The best song here, the moody "When Will I See You," is the only one Hynde wrote with a collaborator, Johnny Marr; the others simply renovate her past work with various degrees of shamelessness. "How Do I Miss You," a bow to Hynde's hit duets with UB40, is lame pseudo-reggae; "Hold a Candle to This" refurbishes "The Phone Call" with animal-rights outrage ("Blow up the abattoir!" Hynde commands); while "Downtown (Akron)" revisits the site of one of her best songs, "My City Was Gone," for a vulcanized wild-boy sex fantasy. The lyrics that draw on her broken marriage to Simple Minds singer Jim Kerr -- "Let's Make a Pact," "Criminal," "Sense of Purpose" -- show a certain fire, but it's often doused by self pity. And when the well-compensated Hynde starts railing at "Millionaires," she gives a new and wholly unpleasant meaning to the name "pretender."

Concrete Blonde: 'Bloodletting'

Dream 6, which became Concrete Blonde upon signing with I.R.S., emerged from the L.A. new wave scene shortly after the Pretenders arose in London. The similarities don't end there. Principal Blonde Johnette Napolitano has been accused of being a Hynde wannabe, and both bands have been make-work projects for aging rock journeymen: CB guitarist James McKay has been a professional player since the early days of Halfnelson (later Sparks) some 20 years ago. Never having had a commercial breakthrough, though, the trio doesn't have a back catalogue worth looting. Instead, they've found the last refuges of punk-rock scoundrels, at least Southern California ones: morbidity and heavy metal.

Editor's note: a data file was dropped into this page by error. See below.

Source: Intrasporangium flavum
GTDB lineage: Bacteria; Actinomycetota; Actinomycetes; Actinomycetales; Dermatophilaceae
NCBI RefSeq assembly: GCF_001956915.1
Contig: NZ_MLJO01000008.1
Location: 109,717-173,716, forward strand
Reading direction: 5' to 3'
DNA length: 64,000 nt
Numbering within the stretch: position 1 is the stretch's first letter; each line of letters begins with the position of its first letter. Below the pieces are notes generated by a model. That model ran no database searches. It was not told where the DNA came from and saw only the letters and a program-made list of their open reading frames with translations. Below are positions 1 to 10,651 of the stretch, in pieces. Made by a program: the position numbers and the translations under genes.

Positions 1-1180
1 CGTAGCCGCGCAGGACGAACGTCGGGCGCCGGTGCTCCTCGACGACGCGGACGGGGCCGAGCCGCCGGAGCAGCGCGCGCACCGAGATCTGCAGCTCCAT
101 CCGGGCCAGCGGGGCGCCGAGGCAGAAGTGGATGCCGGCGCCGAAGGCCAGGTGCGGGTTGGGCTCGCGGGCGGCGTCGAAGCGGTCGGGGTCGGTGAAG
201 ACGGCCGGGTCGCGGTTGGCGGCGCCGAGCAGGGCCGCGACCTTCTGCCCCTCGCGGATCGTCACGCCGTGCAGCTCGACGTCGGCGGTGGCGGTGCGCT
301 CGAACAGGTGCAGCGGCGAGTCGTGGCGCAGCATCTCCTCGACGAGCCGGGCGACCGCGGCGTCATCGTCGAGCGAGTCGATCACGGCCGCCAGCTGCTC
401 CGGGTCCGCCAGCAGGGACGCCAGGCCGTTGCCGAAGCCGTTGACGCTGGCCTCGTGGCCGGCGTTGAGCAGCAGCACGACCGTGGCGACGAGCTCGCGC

"Bloodletting" (I.R.S.) has its share of basic-black new-wave poetry, as such song titles as "The Sky Is a Poisonous Garden" suggest. The opening "Bloodletting (The Vampire Song)" was clearly inspired by those Anne Rice vampire-porn novels, and its sex-as-predation metaphor resurfaces frequently, as in "The Beast": "Love is the beast that will/ Tear out your heart/ Hungrily lick it and/ Painfully pull it apart." (Oh, dear.) The album's best song, "Tomorrow, Wendy," is cut from the same California death-trip cloth, but (significantly) was written by an outsider, Wall of Voodoo's Andy Preiboy.

"Bloodletting" supports Napolitano's black-eyeliner doggerel and histrionic singing with squealing, derivative guitar and a sense of rhythm that makes Black Sabbath's seem lithe by comparison. This decently recorded effort actually isn't the worst album from the Blondes, who appear tomorrow at the 9:30 club, but it doesn't suggest that they're improving in any substantive way.